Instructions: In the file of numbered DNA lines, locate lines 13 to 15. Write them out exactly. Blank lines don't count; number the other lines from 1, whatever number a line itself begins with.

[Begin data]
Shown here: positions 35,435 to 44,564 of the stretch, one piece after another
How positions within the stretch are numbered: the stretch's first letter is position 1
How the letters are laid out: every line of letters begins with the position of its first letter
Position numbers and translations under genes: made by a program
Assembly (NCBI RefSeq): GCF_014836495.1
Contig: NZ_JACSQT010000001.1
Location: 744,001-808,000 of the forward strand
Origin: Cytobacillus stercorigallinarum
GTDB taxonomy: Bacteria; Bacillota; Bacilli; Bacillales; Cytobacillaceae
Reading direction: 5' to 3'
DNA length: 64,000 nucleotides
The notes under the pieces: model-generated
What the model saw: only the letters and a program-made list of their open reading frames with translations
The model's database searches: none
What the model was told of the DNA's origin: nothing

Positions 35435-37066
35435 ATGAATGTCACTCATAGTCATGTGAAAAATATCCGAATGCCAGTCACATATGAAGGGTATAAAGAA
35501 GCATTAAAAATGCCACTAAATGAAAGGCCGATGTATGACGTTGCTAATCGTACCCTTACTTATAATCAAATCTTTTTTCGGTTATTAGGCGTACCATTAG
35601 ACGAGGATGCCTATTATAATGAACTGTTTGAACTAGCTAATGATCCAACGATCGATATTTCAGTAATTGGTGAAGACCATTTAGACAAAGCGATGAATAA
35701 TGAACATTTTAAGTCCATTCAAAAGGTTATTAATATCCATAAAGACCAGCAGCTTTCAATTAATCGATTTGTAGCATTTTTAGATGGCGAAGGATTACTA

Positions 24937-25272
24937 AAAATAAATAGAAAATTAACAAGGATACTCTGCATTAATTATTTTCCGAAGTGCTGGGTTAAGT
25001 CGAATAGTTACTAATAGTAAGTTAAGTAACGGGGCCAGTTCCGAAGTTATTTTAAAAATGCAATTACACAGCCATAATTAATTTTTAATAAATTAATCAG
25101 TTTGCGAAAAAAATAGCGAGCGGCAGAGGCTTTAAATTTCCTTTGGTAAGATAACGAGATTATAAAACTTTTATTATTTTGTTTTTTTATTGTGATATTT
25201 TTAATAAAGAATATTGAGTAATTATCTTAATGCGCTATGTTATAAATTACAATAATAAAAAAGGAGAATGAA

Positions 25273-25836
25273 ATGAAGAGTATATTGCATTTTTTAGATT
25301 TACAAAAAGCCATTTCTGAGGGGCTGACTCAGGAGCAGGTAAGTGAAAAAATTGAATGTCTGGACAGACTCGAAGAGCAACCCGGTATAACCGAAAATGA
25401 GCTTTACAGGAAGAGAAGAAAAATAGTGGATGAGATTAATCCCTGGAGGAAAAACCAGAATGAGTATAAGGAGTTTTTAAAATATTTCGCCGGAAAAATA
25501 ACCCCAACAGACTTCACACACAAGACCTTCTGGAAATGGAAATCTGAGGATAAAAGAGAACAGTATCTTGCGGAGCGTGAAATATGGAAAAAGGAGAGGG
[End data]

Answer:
What the model saw: only the letters and a program-made list of their open reading frames with translations
The model's database searches: none
What the model was told of the DNA's origin: nothing